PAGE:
Alabama Chanin and People Magazine by Robin Keyser.

It started with an article in People Magazine.  That is the response I would have to give if I am to go to my inspiration for what is now Project Artisan.  I am asked this question almost daily it seems, as Project Artisan takes root and grows.

I can easily talk about trying to introduce a fashion line handcrafted in Brazil: all the years of stops and starts trying to fit my vision into a world dominated by mass production.  I think about the 200 women who worked from their homes to produce this line and how they inspired me to keep trying.  I can explain how Project Artisan came into existence in order to allow a designer like Gisele Barbosa to make a living, while doing right by those who depended on her.  But, first I need to talk about People Magazine and Natalie: Natalie Chanin and the women of Florence, Alabama.

Natalie left her home in Florence, Alabama to work in the fashion industry in New York and later Europe before a simple t-shirt would change her life.  Natalie tells of stitching together t-shirts from her apartment in New York, t-shirts she couldn’t make fast enough to keep up with demand.  She realized that she was going to need some help– help from others who could stitch in the old-world style that she had started with that original t-shirt.  The stitching was familiar, a fine craftsmanship  learned at home in Florence; it was a simple quilting stitch.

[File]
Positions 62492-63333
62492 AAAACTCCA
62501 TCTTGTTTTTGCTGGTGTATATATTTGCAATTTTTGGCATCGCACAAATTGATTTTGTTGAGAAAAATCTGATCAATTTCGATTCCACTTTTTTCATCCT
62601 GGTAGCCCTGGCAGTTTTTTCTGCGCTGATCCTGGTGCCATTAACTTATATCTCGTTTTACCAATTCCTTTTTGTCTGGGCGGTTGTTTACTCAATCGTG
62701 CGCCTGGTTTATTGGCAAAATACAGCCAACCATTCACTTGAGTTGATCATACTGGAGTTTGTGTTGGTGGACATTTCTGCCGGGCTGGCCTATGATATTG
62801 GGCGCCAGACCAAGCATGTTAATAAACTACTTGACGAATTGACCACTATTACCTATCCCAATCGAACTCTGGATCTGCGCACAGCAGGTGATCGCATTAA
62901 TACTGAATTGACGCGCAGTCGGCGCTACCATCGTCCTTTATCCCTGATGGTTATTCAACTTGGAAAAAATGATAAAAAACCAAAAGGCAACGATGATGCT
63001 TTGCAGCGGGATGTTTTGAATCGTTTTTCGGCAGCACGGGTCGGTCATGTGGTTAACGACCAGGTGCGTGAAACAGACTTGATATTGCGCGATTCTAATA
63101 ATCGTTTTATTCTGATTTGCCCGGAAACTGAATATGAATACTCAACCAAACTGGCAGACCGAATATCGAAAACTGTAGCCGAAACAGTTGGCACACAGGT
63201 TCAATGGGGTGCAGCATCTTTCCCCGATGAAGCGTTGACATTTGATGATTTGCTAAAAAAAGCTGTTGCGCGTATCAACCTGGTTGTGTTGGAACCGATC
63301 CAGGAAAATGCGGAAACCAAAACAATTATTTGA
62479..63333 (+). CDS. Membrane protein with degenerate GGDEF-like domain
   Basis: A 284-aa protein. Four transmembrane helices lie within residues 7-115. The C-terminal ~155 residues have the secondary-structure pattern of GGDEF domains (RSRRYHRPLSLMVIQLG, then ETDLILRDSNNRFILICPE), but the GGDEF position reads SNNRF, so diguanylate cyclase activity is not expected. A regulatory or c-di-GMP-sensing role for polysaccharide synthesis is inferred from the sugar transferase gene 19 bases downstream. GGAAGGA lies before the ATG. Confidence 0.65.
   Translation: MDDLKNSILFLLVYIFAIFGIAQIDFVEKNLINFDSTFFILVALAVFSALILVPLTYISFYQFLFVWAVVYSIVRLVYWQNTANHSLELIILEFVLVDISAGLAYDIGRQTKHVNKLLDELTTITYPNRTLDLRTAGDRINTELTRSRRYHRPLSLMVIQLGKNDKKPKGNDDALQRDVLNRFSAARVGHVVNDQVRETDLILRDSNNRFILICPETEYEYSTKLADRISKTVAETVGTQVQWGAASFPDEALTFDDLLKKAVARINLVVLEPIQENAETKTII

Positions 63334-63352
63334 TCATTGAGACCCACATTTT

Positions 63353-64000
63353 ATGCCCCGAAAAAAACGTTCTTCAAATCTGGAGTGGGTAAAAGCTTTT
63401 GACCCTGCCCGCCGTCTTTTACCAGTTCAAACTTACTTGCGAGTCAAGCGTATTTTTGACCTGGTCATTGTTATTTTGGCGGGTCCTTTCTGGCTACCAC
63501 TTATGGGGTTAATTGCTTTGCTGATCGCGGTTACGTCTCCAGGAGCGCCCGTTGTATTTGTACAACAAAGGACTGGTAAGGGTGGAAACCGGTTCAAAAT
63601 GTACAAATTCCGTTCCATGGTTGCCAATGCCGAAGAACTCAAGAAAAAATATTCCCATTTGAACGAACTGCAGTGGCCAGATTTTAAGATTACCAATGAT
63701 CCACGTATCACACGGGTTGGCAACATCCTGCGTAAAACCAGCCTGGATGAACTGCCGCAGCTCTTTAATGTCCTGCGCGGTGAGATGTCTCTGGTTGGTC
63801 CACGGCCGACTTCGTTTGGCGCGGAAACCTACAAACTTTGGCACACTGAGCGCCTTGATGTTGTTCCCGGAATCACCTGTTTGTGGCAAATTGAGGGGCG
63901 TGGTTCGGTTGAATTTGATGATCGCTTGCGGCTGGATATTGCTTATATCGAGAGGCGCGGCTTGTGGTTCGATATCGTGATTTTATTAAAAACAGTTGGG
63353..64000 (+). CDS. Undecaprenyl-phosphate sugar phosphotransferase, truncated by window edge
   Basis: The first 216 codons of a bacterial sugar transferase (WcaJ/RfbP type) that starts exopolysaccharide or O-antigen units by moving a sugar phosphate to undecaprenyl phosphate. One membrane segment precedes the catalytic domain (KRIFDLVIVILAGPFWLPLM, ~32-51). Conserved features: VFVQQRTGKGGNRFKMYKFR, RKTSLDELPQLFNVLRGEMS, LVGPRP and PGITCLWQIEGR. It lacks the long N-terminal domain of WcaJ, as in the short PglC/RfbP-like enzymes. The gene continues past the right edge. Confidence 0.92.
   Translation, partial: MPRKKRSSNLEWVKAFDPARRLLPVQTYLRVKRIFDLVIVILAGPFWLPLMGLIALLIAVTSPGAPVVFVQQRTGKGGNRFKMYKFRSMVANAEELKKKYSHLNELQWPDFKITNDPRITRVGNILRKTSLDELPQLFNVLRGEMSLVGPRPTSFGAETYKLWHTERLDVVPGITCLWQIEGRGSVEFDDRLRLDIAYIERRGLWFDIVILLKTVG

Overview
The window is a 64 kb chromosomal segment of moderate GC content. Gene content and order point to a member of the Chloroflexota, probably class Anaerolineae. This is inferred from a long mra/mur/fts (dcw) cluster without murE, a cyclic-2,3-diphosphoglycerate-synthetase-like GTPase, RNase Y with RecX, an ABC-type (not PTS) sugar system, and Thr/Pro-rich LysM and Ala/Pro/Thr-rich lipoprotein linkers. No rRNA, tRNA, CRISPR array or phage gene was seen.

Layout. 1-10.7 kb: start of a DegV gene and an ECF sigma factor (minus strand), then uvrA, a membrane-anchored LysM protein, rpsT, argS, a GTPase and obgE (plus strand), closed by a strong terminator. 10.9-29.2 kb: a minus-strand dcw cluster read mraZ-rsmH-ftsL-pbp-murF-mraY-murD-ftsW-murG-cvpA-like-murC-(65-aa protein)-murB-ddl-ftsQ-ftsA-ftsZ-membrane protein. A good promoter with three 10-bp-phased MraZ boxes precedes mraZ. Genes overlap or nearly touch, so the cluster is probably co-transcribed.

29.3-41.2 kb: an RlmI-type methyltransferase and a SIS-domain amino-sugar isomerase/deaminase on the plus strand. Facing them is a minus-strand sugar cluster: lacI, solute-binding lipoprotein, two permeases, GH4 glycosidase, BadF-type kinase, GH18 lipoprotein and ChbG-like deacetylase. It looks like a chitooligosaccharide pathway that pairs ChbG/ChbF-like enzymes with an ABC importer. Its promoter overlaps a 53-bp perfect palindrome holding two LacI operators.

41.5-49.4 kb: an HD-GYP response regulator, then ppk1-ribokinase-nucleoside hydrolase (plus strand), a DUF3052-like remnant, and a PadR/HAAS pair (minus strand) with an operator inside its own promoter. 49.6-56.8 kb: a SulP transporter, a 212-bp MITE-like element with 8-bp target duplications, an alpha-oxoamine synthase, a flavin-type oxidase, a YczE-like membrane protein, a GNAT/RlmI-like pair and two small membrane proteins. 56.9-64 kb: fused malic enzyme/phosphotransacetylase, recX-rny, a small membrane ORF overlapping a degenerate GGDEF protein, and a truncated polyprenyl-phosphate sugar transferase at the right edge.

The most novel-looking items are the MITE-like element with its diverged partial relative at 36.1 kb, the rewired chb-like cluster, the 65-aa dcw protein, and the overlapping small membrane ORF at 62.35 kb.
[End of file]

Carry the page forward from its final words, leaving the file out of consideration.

The rest is history as Natalie moved back to Florence to reunite with the women she needed to help her, and who also needed her help.  She employed women who no longer had jobs in garment factories because their jobs were lost to cheaper labor; women, young and old, all stitching together in both a quilting bee and cottage industry style. Their clothing that would later adorn the most fashionable woman in the world.

What did I see in that People Magazine article almost 10 years ago that would become a source of inspiration for my life a decade later?  I saw a picture of Natalie Chanin surrounded by generations of women: girls, grandmothers and mothers. I saw the faces of women who worked in the garment factories of Alabama and who could have easily been my own grandmother or mother.  I saw women that might well be the last in a long line of quilters in their families, if not for the work of Natalie Chanin.  I saw women who had secure jobs where they were treated with love and respect.

In Natalie’s face, I saw a woman who followed her heart and her dream to make a difference in the lives of so many.  I saw a woman that lived and continues to live an authentic life.  I saw a woman who had the courage and vision that I still aspire to have.

Today I am proud to welcome Natalie and her line, Alabama Chanin, to Project Artisan.   Today, a dream comes true.


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